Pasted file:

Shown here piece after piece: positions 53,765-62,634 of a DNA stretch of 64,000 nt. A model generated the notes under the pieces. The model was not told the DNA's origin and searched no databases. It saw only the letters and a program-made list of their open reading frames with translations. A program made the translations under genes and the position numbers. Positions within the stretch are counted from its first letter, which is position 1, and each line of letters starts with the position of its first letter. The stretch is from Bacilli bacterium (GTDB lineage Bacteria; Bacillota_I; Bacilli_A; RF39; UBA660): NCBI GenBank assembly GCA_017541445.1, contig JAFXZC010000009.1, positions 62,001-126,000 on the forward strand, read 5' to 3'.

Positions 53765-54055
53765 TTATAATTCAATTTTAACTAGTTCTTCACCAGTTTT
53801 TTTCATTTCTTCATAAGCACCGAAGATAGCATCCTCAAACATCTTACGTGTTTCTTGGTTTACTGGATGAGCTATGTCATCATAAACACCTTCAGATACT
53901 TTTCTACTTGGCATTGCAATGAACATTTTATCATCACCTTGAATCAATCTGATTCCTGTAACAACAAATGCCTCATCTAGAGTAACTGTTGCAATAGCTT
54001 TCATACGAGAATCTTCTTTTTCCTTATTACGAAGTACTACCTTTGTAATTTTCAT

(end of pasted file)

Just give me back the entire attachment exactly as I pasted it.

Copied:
Shown here piece after piece: positions 53,765-62,634 of a DNA stretch of 64,000 nt. A model generated the notes under the pieces. The model was not told the DNA's origin and searched no databases. It saw only the letters and a program-made list of their open reading frames with translations. A program made the translations under genes and the position numbers. Positions within the stretch are counted from its first letter, which is position 1, and each line of letters starts with the position of its first letter. The stretch is from Bacilli bacterium (GTDB lineage Bacteria; Bacillota_I; Bacilli_A; RF39; UBA660): NCBI GenBank assembly GCA_017541445.1, contig JAFXZC010000009.1, positions 62,001-126,000 on the forward strand, read 5' to 3'.

Positions 53765-54055
53765 TTATAATTCAATTTTAACTAGTTCTTCACCAGTTTT
53801 TTTCATTTCTTCATAAGCACCGAAGATAGCATCCTCAAACATCTTACGTGTTTCTTGGTTTACTGGATGAGCTATGTCATCATAAACACCTTCAGATACT
53901 TTTCTACTTGGCATTGCAATGAACATTTTATCATCACCTTGAATCAATCTGATTCCTGTAACAACAAATGCCTCATCTAGAGTAACTGTTGCAATAGCTT
54001 TCATACGAGAATCTTCTTTTTCCTTATTACGAAGTACTACCTTTGTAATTTTCAT